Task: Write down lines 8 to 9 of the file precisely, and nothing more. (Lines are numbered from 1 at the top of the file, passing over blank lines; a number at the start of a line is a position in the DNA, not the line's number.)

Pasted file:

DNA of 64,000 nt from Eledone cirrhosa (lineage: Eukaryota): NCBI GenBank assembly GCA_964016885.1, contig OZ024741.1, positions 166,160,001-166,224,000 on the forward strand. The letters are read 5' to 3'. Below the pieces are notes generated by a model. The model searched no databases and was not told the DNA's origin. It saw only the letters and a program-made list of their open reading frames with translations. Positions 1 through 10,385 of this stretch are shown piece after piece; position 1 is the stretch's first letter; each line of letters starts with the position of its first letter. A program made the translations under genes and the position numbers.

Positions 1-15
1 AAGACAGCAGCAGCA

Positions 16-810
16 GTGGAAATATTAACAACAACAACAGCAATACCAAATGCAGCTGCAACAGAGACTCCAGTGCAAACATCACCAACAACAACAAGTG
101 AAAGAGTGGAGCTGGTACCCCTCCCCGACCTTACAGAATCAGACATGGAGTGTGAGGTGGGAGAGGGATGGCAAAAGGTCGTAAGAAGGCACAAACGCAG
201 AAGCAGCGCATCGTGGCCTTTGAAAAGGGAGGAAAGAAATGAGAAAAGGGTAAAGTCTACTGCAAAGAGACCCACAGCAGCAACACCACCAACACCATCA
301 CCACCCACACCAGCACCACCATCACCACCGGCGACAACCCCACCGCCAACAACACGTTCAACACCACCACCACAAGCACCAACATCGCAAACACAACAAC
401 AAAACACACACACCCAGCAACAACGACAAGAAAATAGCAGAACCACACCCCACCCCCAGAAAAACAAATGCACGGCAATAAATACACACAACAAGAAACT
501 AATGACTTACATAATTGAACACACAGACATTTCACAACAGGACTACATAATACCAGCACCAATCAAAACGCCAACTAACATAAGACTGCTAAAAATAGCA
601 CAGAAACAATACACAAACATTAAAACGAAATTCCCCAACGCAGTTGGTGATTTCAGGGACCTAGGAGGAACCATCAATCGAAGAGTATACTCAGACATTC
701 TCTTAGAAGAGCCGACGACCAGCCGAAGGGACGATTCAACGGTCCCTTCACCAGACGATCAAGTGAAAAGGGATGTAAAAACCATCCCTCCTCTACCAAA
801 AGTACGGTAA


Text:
301 CCACCCACACCAGCACCACCATCACCACCGGCGACAACCCCACCGCCAACAACACGTTCAACACCACCACCACAAGCACCAACATCGCAAACACAACAAC
401 AAAACACACACACCCAGCAACAACGACAAGAAAATAGCAGAACCACACCCCACCCCCAGAAAAACAAATGCACGGCAATAAATACACACAACAAGAAACT